Astroboffins think strangely porous boulders found on asteroid Ryugu may be the stuff of proto-planets

Pumice-like stuff spotted by Japanese Hayabusa2 probe would float on water


Asteroid Ryugu, the rock from which Japan’s Hayabusa2 probe brought home some samples, is home to highly porous boulders that might just have been the stuff of which planets were made.

So says a new paper titled “Anomalously porous boulders on (162173) Ryugu as primordial materials from its parent body” published on May 24th in Nature Astronomy.

The paper is based on observations of the asteroid, not analysis of samples returned by Hayabusa2.

As explained in a Japan Aerospace Exploration Agency (JAXA) summary of the paper, Hayabusa2 used its Thermal Infrared Camera and the infrared radiometer carried by its Mobile Asteroid Surface Scout (MASCOT) lander to get a look at Ryugu’s rocks.

They found that many of the rocks on Ryugu’s surface have low thermal inertia – a measure of how quickly they can be warmed or cool. Low thermal inertia indicates low density or high porosity.

Global map of Ryugu by ONC-T6 and coverage of the TIR images during the descent sequences used in this paper

Global map of Ryugu captured during descent
to Ryugu and used in this paper. Click to enlarge

JAXA’s summary of the paper describes images captured by the probe as depicting material “similar to a pumice stone used to remove dead skin cells on your foot.” By doing so it means, dear reader, that you have discovered something about asteroid rocks and astroboffins’ grooming habits.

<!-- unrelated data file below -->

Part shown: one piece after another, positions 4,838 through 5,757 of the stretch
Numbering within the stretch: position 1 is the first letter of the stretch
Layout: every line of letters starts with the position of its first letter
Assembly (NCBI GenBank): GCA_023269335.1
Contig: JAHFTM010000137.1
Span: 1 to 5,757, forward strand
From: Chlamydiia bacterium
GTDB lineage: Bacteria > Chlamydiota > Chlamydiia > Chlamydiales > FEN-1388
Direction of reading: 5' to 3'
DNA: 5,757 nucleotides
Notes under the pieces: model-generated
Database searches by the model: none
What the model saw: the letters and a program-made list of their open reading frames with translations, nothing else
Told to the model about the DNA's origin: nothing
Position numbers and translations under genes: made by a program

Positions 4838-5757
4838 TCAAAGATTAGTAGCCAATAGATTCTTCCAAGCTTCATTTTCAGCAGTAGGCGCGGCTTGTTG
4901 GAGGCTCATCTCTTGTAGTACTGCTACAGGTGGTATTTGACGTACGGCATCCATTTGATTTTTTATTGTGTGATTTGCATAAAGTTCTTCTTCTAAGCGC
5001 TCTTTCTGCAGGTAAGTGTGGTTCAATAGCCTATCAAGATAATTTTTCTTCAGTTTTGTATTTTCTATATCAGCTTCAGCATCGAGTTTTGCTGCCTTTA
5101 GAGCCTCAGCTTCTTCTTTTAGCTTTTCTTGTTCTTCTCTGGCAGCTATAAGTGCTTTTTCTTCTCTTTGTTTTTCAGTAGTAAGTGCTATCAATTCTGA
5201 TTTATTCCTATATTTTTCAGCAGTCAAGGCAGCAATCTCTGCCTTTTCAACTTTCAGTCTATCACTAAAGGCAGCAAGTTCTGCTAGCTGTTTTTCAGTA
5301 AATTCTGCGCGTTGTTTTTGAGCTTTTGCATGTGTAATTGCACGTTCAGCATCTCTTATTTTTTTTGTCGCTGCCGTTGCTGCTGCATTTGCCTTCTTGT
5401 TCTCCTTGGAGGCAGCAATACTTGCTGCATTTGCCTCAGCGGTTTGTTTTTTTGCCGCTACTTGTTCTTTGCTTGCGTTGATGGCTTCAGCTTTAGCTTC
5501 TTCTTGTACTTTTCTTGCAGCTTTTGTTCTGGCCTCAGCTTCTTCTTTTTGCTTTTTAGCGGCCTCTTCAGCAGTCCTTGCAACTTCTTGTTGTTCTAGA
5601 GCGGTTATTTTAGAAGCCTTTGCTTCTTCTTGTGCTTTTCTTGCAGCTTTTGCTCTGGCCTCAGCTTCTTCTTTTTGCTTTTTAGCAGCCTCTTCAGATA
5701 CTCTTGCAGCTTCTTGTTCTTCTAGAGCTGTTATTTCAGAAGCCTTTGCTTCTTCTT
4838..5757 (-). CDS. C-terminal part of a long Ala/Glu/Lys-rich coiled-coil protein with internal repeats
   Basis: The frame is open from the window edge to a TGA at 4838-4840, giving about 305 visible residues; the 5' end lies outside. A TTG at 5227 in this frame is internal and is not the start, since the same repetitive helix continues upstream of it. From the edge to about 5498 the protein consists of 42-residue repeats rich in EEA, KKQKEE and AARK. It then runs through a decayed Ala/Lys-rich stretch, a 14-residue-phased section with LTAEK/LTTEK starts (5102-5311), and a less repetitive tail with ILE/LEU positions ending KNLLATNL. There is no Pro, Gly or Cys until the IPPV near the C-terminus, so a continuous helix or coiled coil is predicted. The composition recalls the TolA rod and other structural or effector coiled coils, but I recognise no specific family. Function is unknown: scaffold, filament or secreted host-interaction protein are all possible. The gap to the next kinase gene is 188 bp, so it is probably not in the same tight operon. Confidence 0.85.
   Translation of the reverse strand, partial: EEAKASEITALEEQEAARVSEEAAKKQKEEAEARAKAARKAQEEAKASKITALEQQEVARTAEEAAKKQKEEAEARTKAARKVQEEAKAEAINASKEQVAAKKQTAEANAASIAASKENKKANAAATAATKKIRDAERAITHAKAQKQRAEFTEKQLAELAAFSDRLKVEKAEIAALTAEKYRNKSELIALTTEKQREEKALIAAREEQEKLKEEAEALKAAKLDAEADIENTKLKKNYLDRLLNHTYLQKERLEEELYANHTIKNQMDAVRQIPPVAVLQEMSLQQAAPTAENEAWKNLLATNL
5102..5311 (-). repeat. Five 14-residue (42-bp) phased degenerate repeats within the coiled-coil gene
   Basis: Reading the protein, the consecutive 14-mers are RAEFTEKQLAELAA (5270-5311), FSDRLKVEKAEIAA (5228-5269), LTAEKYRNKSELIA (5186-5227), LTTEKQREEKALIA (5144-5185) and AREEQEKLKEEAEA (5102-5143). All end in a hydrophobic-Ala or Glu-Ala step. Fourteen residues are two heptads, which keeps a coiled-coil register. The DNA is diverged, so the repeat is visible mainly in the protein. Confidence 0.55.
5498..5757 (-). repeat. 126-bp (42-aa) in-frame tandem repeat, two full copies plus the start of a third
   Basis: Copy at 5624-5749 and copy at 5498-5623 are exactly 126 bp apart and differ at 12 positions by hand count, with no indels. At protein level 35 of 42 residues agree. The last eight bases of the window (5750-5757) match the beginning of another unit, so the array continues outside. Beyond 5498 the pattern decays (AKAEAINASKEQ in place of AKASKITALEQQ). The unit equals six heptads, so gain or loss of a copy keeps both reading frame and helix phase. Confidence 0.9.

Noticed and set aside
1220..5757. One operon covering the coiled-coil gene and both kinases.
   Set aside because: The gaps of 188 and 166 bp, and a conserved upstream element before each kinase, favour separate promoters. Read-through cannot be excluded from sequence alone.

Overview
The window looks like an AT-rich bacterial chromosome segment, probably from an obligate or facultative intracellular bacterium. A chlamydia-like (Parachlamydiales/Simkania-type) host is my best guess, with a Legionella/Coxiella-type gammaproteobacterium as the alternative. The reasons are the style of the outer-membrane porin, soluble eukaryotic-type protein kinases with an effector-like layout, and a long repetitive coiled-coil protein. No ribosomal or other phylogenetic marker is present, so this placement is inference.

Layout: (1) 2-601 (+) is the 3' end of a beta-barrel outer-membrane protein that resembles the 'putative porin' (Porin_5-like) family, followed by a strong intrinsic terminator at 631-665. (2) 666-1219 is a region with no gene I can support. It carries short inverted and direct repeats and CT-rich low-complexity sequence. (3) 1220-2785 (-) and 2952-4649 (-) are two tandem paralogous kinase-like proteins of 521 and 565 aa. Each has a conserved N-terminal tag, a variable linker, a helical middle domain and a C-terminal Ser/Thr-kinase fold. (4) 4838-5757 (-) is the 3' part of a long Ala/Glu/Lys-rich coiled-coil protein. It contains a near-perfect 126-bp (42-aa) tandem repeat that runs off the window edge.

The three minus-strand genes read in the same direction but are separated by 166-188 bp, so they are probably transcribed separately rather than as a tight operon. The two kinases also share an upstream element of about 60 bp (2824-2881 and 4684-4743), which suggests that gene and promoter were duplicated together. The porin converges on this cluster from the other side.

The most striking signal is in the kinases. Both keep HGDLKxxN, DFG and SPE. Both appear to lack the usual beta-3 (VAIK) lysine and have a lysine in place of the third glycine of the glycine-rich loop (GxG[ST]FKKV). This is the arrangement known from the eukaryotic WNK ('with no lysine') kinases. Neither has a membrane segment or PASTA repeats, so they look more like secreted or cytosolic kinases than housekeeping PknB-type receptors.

High porosity has also been observed in the core of comets, which are thought to be relics of the “planetesimals” – the balls of dust and rock that agglomerated and may eventually have grown into planets.

The paper’s many authors suggest that the stuff found on Ryugu are remnants of planetismals that never got big enough for gravity and pressure to squish their component parts into planets. They suggest that the porosity is intrinsic, and not the result of impacts with Ryugu or cracking, and that the asteroid therefore has a lot to teach us about how planets formed in our Solar System.

JAXA’s summary holds out some hope that the samples it holds will be found to contain material with the same porosity observed by other instruments.

Data used by the paper's authors is available here, if you want the chance to draw your own conclusions. ®

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